Treatment strategies in ND should aim to promote the reactivation and correct functioning of redox system balance. Treatment with N-acetylcysteine (to increase GSH) and selenium supplements (to protect against excessive exposure to copper and iron) has been proposed [18].

The rationale of the present study was to assess oxidative stress in the plasma and Red Blood Cells (RBC) of patients affected by ND or by Fibromyalgia (FM) undergoing chelation therapy by examining thiol levels (SH-) containing amino acids known as aminothiols, e.g. cystine, cysteine and glycine, homocysteine, and GSH. In particular, we verified whether ND and FM patients showed a lower GSH content compared to healthy controls and studied the effects of GSH treatment on the same patients.



Each patient elected to undergo chelation therapy to remove toxic metal burden. Out of 90 consecutive subjects who had undergone a medical checkup at an outpatient clinic, only the 81 that agreed to comply with the trial protocol were enrolled; they accepted to undergo chelation therapy once a week and take GSH daily. All patients received both chelation therapy and GSH treatment without randomization.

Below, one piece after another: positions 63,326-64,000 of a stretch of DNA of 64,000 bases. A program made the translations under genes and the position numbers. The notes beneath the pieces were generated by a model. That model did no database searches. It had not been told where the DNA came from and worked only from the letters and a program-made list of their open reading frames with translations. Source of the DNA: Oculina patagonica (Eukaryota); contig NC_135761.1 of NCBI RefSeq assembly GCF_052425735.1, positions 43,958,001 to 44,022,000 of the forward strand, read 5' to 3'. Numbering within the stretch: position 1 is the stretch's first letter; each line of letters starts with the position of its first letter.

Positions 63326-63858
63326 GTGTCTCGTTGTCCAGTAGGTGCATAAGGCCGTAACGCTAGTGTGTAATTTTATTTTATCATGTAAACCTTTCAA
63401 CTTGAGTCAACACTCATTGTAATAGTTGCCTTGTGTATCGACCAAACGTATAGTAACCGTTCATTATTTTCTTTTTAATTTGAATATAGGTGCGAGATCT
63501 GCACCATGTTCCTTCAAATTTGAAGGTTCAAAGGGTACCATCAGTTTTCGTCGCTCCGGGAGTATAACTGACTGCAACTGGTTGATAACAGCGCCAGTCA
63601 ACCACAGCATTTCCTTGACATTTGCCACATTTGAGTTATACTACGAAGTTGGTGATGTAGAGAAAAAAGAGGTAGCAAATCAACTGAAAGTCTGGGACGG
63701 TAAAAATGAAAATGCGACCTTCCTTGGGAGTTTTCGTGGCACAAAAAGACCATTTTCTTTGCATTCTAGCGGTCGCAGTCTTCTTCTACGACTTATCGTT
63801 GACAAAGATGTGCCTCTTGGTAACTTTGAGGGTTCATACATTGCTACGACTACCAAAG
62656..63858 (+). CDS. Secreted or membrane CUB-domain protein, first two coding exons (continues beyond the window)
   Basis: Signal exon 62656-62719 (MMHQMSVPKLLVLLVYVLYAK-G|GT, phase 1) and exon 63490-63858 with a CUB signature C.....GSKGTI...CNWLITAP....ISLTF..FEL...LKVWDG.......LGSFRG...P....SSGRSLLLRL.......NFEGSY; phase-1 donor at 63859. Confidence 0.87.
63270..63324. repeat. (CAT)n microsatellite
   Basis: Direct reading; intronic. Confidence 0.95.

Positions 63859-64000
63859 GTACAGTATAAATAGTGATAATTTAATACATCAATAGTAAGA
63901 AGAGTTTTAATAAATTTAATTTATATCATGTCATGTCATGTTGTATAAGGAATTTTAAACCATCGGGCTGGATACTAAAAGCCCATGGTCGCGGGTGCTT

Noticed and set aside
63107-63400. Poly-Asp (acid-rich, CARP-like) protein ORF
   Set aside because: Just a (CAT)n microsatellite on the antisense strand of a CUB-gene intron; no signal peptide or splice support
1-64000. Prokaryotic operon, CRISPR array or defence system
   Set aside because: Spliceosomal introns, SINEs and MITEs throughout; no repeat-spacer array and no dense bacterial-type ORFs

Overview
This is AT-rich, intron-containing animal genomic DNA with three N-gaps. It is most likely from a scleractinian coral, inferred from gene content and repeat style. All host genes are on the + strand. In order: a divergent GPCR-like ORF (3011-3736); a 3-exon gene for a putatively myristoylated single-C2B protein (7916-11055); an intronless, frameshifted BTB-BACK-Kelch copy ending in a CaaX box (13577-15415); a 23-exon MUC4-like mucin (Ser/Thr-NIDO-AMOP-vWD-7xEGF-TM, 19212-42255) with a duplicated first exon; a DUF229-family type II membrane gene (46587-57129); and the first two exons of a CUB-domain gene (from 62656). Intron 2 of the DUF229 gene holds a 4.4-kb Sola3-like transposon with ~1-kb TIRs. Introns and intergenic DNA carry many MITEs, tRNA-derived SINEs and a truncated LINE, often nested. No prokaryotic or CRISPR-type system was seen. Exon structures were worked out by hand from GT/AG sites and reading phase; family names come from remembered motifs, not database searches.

As reported in Table 1, we enrolled 41 patients (22 women and 19 men) affected by ND (3 ALS; 2 PD, 2 AD, 27 MS) or by FM (7). We also recruited as controls 40 (21 women and 19 men) patients not affected by any disease of note, but who had previously been exposed to environmental or occupational heavy metals. Age ranged from 18 to 84 years. Patients with early neurological diagnosis of ND or FM without mild cognitive impairment and controls spontaneously decided to undergo tests to verify their toxic metal burden and blood redox status. All subjects provided written informed consent. Declaration of Helsinki and all procedures involving human participants were approved by Milan University’s Ethical Advisory Committee (number 64/14). Further inclusion/exclusion criteria were also applied. Indeed, some patients had never previously been treated for ND or FM with conventional drugs due to the recent onset of the pathology. The ND patients involved were mostly affected by MS; ten of them had previously been treated with conventional drugs (e.g. immunosuppressant agents), but had spontaneously interrupted therapy for approximately 3 months before the beginning of the present study.